Each year, the Citizen Potawatomi Nation welcomes several college-age Tribal members to Shawnee, Oklahoma, to learn about the Nation’s culture, history and government. While the Potawatomi Leadership Program participants are engaged in the immersive 6-week course, they may also gain a strengthened connection to their Tribe.
After a hiatus in 2020 due to the coronavirus pandemic and a virtual program in 2021, the PLP returned to its in-person format in 2022.
“After having to cancel PLP in 2020 and moving it to a virtual format in 2021, it was wonderful to resume in-person programming this summer,” said CPN Education Director Tesia Zientek. “Growing up in this area and working for the Tribe, it can be easy to take for granted all of the amazing people and programs that comprise the Nation. However, seeing our Tribe through the eyes of the PLP students is energizing and fills me with hope for future generations.”
One of the most anticipated parts of the course is a reception at which the participants present the special projects they created that include programs, services or enterprises they envision for the Nation’s future.
Anna Korzeniewski and Chloe Williams created Wjanda Kek, or Cooking Pot, a cooking show produced and shared on social media platforms. The show would feature both traditional and modern Potawatomi recipes and help Tribal citizens connect with Potawatomi culture no matter where they live.
Mawdowen Minkanen, or Gathering of Seeds, was presented by Catherine Charnoky and Melody Glover. The creation of a seed library would allow Tribal members to request plant seeds that hold cultural significance for Potawatomi people. Seeds would be harvested from plants grown at Tribal headquarters and then mailed to CPN members.
David Harty and Sophia Carney shared Mamikwajma, or A Memorable Story About Someone, a rebranding of the current PLP program marketing to increase the number of program applicants. The project would redesign the program brochure and create a blog where past PLP could share their experiences.
Presenting Msko Nech, or Red Hand, were Jaden Tarter and Tessa Arenz. This project would increase local and regional awareness of the Missing, Murdered Indigenous Women/Person crisis at public events such as a virtual and in-person 5k memorial run and honor walk, prevention and self-defense classes, talking circles and other healing practices.
Liberty Wolfe and Tristin Stites introduced Native Air, which includes the construction of a mid-size airport and the creation of a small airline and flight school. The project would offer operations support to agricultural crop-dusting services, handle commercial travel and create employment in the form of pilots, instructors, maintenance and support staff.
Vice-Chairman Linda Capps, District 10 Legislator David Barrett, District 11 Legislator Andrew Walters and other members of CPN administration were in attendance to watch the presentations, ask questions and offer advice.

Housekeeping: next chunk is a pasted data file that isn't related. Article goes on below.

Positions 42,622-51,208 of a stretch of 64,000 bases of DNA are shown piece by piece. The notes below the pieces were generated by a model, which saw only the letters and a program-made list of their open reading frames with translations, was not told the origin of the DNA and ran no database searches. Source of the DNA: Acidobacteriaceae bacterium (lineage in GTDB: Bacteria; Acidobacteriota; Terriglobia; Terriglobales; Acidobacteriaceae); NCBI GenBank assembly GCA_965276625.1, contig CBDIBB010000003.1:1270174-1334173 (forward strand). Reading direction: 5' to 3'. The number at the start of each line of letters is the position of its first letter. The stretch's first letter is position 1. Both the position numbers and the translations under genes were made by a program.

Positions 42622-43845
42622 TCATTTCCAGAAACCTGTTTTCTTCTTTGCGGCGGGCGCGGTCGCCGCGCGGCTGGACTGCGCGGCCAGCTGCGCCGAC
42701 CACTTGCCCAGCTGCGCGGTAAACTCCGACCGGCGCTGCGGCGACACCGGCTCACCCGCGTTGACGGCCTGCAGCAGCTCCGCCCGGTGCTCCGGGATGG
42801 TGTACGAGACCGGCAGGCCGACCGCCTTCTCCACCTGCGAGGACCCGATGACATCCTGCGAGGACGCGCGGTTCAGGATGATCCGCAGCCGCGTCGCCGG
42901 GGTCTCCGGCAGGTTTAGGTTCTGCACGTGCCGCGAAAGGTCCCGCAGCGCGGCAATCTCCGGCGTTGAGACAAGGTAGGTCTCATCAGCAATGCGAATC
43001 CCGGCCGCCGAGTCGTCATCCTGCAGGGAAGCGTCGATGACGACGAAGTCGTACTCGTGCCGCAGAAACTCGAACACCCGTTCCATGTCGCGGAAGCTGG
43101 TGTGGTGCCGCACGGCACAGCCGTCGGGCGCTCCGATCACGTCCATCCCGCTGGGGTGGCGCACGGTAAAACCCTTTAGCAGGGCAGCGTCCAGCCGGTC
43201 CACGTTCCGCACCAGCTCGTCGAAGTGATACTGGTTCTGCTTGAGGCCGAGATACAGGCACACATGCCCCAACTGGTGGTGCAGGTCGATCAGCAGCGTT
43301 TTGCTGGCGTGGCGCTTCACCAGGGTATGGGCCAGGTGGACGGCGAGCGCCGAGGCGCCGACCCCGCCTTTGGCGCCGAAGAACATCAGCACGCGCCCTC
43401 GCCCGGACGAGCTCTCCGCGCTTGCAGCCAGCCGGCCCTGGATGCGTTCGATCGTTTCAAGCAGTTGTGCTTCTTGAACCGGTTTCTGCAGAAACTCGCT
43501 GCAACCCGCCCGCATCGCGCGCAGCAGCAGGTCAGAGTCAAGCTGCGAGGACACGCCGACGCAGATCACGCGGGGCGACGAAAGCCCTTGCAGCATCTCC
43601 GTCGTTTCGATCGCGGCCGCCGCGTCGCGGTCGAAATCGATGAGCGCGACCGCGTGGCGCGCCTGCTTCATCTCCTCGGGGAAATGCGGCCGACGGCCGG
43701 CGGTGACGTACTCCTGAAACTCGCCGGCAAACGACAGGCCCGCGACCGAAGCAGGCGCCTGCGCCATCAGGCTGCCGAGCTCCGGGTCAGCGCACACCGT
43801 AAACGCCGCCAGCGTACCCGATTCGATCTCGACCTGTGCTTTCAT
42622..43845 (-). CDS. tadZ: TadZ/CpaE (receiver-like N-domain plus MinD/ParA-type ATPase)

“This year’s class really connected to the Tribal culture. Whether it was beading, smudging, learning the language, or singing, they loved learning about how to incorporate our Potawatomi culture into their daily lives,” Zientek said. “In addition, they have so many incredible ideas about how to share what they’ve learned with their families, friends and school communities.”
As the 2022 session of the PLP came to a close, each participant read a brief essay about their experiences. Many described their excitement at being selected and initial nervousness before arriving in Shawnee and living with a group of strangers.
Korzeniewski said she overcame preconceived notions of what it meant to be Native American as she learned about her family’s Potawatomi history at the Cultural Heritage Center. She said the PLP has helped her strengthen her cultural identity. She plans to share what she has learned with her family and incorporate it into her daily routines.
Several participants spoke of their experience as transformative, connective and even providing healing.
Charnoky said the weekly talking circles helped her process mixed emotions. She grew up in New York, proud to be CPN but reluctant to share her limited knowledge of her culture with others. Talking with her peers about those feelings helped her fully embrace her Potawatomi identity, Charnoky said.
Harty said before he arrived in Oklahoma, he struggled with a sense that he was not changing or growing. PLP helped him embrace who he is, and he does not focus on who he is not. Tarter said the talking circle helped him connect with a new sense of purpose. He said he ended many days by drumming and singing Potawatomi songs, which was therapeutic for him.
Carney intends to keep learning Potawatomi language and include her culture in her daily routine to help put herself in a healthy mindset. She said she plans to continue beading and sharing other traditions with her friends.
Stites found beauty in CPN culture that he now proudly calls his own. Cultural teachings about wisdom, respect and humility have impacted how he sees the world and how he will step into his future, he said.
Program participants received gifts from Tesia Zientek, Workforce and Social Services Director and PLP housemother Margaret Zientek and PLP counselor Braden Bruehl to commemorate their time at CPN headquarters.
For more information about the PLP, email email@example.com or visit plp.potawatomi.org.